Vancouver, BC – Multiple sclerosis (MS) patients appear to have a lower cancer risk, according to a new study led by researchers at the University of British Columbia and Vancouver Coastal Health. Published online in the journal Brain, the study is the first to investigate overall cancer risk in MS patients in North America.
Elaine Kingwell, the study’s lead author and a postdoctoral fellow in the UBC Faculty of Medicine and Brain Research Centre at UBC and VCH Research Institute said, “Not only did MS patients have a lower overall cancer risk, the risk for colorectal cancer in particular was significantly lower.”
The researchers compared the diagnoses of cancer in MS patients in British Columbia with those of the general population. While they found that MS patients have a lower risk in general for cancer – and in particular for colorectal cancer – they found that the risks for brain cancer and bladder cancer were slightly elevated (albeit not significantly). In patients with relapsing-onset MS, the risk for non-melanoma skin cancer was significantly greater. Further studies will be needed to understand the reasons for this reduced overall cancer risk.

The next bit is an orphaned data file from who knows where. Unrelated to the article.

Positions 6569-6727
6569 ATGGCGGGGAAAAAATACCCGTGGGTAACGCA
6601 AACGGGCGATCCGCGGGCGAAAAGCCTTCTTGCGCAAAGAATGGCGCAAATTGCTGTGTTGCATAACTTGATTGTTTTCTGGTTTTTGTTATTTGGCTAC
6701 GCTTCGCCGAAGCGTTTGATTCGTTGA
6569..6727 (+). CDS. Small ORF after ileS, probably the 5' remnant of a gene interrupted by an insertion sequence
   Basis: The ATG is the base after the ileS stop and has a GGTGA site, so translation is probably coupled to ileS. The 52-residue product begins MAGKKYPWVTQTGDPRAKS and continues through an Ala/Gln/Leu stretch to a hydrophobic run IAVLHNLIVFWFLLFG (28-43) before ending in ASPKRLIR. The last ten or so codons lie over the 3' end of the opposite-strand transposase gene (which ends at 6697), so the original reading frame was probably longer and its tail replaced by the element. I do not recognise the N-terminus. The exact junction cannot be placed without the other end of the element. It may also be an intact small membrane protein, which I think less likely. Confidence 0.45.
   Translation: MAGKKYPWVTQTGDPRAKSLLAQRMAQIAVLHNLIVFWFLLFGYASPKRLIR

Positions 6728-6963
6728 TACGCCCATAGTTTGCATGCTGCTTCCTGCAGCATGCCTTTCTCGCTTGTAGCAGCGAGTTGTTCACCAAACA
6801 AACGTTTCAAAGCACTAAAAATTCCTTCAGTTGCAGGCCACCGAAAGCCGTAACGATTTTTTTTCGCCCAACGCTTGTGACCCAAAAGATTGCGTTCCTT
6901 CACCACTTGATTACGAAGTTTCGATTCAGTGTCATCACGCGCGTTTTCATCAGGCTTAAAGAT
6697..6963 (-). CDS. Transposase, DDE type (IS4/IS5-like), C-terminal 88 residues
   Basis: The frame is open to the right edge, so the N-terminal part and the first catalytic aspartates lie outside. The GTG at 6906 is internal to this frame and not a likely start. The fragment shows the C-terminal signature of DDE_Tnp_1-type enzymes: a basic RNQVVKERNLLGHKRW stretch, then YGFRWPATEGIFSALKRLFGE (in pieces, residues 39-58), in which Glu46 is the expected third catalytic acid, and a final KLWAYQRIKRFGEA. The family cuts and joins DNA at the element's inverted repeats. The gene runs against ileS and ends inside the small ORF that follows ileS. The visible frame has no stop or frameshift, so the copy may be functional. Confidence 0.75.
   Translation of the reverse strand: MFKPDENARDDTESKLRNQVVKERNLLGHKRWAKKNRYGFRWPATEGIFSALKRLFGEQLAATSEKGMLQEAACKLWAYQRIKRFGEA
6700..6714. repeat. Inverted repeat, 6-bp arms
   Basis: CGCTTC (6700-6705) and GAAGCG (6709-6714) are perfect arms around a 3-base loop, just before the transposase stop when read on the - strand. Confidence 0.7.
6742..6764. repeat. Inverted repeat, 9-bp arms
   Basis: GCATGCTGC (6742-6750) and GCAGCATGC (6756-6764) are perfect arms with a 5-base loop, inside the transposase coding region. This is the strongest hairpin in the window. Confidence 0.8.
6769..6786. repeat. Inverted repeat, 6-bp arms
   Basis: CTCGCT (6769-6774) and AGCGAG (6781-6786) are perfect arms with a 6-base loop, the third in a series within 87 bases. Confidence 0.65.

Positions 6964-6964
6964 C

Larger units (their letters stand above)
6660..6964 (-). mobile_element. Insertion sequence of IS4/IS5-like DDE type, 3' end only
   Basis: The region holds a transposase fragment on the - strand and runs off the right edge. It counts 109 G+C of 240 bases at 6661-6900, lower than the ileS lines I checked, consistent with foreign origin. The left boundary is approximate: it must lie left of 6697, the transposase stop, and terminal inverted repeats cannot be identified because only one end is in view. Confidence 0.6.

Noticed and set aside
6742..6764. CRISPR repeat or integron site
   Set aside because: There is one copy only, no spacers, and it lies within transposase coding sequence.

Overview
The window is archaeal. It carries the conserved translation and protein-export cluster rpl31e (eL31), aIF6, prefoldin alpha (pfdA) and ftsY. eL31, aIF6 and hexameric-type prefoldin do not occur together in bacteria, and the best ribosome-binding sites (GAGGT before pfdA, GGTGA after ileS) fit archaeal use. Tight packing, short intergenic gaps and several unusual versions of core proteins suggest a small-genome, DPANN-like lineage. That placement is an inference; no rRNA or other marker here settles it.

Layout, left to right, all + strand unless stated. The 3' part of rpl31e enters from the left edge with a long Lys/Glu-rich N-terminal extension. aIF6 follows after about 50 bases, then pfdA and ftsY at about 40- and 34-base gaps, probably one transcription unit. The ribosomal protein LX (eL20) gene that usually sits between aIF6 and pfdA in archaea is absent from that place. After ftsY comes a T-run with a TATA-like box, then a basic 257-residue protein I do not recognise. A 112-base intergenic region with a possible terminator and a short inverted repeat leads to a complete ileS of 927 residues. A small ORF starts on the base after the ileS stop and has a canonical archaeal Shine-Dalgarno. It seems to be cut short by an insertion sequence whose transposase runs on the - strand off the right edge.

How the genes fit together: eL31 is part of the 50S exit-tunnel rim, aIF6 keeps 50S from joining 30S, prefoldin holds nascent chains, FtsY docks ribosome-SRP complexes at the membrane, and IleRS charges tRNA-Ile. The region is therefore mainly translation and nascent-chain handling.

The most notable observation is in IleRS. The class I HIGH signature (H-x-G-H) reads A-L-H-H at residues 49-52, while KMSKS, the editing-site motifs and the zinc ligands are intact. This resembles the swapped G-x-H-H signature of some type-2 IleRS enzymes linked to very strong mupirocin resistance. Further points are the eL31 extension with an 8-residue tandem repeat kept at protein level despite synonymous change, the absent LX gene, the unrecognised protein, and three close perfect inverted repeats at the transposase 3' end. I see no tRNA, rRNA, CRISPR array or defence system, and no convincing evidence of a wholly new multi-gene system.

An unexpected finding was that for those who did develop cancer, tumour size tended to be larger at time of diagnosis. More work is needed to determine why some tumours might be caught later in people with MS.
This study was funded by the Canadian Institutes of Health Research, Multiple Sclerosis Society of Canada, and the Michael Smith Foundation for Health Research.
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